(C) Reuters. ECB Steps Up Pressure on Bank Dividends to Weather Virus Crisis
(Bloomberg) — The European Central Bank increased the pressure on banks to curb dividends and bonuses during the coroniavirus crisis, saying it could impose legally binding measures if lenders don’t fall in line.
The ECB expects all banks to follow its recommendation to delay dividends until at least October, Andrea Enria, the institution’s top banking watchdog, told Bloomberg TV on Tuesday. While he didn’t single out any banks, it was a clear warning to firms that have been slow to act, especially French banks that have promised large sums to shareholders.
The increasingly hard line from the ECB underscores that regulators and governments want banks to do their part after offering them unprecedented support in the form of loan guarantees and temporarily allowing them to tap capital buffers. While shareholders stand to benefit if banks survive the economic standstill, the loss of dividends is a major setback in an industry that has long lagged behind the wider stock market.
“We want to instill in banks a strong commitment to preserve every euro of capital that could be useful to lend to the economy,” Enria said. “If banks decide not to comply with the recommendations, we will decide whether to take other measures; we can also take legally binding measures if need be.”
That marks an escalation from last week, when Enria encouraged European lenders to hold off paying dividends until at least October but didn’t suggest that the ECB may force them to act. While several banks announced on Monday that they would follow his recommendation, others are still thinking it through.
French Lenders Societe Generale (PA:SOGN) SA and BNP Paribas (PA:BNPP) SA are aware of Enria’s advice and are looking into it, their spokespeople have said. Natixis SA’s board of directors will meet to consider the matter this week, a spokesman said. Credit Agricole (PA:CAGR) SA’s board, which next meets on April 14, would have to propose any such changes to the bank’s shareholders, it said. The small French banks who own a majority stake in Credit Agricole use the payouts to help fund the local economy, a spokeswoman said.
“I am very pleased to see that banks are reacting very positively,” he said. “I think that’s an important step for their own reputation for showing corporate responsibility in a difficult time for our economies.”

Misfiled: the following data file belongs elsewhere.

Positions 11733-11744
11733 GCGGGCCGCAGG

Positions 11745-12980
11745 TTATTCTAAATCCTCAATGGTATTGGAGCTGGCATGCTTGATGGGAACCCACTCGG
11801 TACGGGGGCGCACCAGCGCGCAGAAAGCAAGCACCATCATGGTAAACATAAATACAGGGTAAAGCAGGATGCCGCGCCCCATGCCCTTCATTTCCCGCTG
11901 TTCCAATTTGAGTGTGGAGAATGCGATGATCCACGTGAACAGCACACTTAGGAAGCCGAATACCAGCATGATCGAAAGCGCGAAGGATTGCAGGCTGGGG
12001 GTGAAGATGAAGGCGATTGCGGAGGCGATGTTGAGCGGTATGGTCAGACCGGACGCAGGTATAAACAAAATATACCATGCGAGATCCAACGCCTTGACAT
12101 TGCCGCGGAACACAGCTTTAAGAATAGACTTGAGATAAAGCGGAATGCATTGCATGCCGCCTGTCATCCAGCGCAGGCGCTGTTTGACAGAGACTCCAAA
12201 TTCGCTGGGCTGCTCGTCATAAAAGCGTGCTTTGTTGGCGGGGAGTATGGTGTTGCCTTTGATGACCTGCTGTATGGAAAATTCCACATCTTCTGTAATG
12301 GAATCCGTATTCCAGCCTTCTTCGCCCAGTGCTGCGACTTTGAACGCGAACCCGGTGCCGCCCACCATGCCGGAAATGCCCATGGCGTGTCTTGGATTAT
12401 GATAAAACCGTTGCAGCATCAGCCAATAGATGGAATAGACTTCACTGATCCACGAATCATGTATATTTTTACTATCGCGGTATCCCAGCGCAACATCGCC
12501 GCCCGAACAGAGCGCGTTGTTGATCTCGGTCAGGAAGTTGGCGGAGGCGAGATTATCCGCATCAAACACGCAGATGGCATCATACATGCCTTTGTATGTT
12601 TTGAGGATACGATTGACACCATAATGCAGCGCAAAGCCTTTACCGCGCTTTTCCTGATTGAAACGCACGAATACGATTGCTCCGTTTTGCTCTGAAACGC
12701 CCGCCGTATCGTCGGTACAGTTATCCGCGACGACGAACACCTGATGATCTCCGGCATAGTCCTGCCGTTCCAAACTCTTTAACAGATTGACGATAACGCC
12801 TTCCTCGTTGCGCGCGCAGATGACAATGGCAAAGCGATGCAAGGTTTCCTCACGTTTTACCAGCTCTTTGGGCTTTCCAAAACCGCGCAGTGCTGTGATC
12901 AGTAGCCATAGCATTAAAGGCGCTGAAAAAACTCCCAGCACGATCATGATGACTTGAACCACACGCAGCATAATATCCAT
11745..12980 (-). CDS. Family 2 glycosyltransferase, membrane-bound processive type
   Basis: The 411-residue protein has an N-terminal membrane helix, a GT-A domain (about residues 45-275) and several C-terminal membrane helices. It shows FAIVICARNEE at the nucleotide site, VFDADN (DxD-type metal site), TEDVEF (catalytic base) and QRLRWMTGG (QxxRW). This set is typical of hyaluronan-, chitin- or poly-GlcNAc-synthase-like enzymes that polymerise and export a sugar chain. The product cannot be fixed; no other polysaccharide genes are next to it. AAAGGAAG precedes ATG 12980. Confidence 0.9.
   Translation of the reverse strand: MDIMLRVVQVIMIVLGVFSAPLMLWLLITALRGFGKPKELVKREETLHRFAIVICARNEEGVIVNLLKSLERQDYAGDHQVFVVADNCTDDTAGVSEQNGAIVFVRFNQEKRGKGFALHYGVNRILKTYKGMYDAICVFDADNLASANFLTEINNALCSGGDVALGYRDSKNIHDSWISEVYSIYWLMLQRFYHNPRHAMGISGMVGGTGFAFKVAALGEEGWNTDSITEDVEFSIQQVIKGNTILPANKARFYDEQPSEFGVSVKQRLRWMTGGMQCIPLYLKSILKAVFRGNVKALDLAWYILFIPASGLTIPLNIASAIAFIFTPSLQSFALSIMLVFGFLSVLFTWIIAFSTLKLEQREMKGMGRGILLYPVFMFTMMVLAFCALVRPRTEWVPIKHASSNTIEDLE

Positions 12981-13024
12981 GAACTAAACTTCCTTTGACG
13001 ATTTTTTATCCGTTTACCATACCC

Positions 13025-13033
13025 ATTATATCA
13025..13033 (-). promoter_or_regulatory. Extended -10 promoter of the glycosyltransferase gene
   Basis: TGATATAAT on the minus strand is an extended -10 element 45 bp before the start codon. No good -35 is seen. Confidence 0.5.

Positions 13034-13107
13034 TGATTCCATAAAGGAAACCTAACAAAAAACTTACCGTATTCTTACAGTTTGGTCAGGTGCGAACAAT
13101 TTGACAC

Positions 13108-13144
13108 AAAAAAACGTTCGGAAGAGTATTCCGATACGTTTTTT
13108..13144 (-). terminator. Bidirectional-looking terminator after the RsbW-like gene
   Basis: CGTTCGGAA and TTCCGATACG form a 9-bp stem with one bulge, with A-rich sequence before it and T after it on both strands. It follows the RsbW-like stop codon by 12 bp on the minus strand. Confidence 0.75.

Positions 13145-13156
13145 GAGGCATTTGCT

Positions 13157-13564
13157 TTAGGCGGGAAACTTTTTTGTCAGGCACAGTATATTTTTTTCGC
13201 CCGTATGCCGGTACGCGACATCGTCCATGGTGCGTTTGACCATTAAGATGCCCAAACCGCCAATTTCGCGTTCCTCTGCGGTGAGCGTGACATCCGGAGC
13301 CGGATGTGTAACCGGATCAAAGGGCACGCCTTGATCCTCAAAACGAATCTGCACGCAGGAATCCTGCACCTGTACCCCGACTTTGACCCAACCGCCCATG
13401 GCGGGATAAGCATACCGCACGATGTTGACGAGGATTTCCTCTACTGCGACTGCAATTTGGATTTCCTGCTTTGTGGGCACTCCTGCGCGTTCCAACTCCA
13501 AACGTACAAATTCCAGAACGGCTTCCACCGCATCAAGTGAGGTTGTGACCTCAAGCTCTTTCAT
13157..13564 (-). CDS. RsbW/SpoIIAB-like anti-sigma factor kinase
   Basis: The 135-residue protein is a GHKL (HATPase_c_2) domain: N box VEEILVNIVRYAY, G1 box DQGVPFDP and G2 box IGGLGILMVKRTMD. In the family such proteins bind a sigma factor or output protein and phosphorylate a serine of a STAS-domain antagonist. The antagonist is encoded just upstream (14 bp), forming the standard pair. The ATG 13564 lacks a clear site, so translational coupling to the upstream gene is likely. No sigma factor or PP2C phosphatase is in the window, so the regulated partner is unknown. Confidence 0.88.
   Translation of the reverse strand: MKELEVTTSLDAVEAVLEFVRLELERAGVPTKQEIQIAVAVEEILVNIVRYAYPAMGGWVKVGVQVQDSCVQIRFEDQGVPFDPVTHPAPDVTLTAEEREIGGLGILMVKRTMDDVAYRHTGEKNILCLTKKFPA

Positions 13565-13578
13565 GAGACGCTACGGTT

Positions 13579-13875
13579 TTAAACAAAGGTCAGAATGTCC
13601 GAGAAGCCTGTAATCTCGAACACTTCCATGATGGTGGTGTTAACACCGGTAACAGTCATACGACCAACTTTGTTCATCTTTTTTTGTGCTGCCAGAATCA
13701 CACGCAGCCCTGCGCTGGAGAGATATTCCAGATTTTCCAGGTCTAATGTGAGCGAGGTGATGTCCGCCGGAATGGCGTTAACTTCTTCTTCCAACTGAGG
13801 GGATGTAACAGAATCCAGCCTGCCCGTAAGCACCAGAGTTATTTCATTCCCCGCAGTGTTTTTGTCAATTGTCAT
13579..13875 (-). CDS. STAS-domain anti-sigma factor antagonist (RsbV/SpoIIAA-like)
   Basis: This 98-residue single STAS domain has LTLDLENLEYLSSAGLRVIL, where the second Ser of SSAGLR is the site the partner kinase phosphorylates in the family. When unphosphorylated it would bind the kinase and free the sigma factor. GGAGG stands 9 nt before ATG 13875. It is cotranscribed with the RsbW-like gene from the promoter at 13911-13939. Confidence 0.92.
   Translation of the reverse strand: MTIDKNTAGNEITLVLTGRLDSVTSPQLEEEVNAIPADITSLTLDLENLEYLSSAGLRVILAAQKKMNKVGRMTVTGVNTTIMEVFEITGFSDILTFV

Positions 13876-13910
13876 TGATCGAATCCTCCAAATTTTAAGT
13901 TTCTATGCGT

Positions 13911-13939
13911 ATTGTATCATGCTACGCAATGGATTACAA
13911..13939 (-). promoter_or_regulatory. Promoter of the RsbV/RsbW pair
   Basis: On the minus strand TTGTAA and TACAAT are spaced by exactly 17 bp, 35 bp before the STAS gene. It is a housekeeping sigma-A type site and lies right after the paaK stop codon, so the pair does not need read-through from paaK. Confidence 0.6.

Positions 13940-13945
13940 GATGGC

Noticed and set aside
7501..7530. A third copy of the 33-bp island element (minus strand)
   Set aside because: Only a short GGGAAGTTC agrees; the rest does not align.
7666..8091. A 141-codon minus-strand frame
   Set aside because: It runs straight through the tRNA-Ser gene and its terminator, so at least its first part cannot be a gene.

The ECB said last week that halting the return of funds to shareholders would allow banks to retain 30 billion euros ($33 billion) of capital which they could use to lend more or absorb losses if credit turns bad.
Enria also said that he is encouraging banks to show moderation on staff bonuses, although that’s less important than dividends given the amount of capital involved.
“Banks, shareholders, managers and key risk takers should also take part in the rethink of where we are right now,” he said. “Showing restraint on bonuses also means paying them in shares or share-linked instruments,” he said.
Earlier this month, the ECB freed up 120 billion euros of capital by allowing banks to dip into some of their buffers and use subordinated debt to help fill a key requirement.
The ECB has no plans to suspend payments on those types of notes and banks’ capital levels are still “very far” from where the bonds would be wiped out or converted to equity, Enria said.
Enria said it is important for investors to understand that there’s no stigma for banks who tap into their capital and liquidity.
“These conservation measures are not reflecting a specific fragility that we see right now in the banking sector, it’s really aimed at maximizing the firepower of banks to support their customers,” Enria said. “There is a ratcheting up in the demand for credit from corporates, especially those that are probably meeting some difficulties in terms of the freeze in their revenue.”
ECB Steps Up Pressure on Bank Dividends to Weather Virus Crisis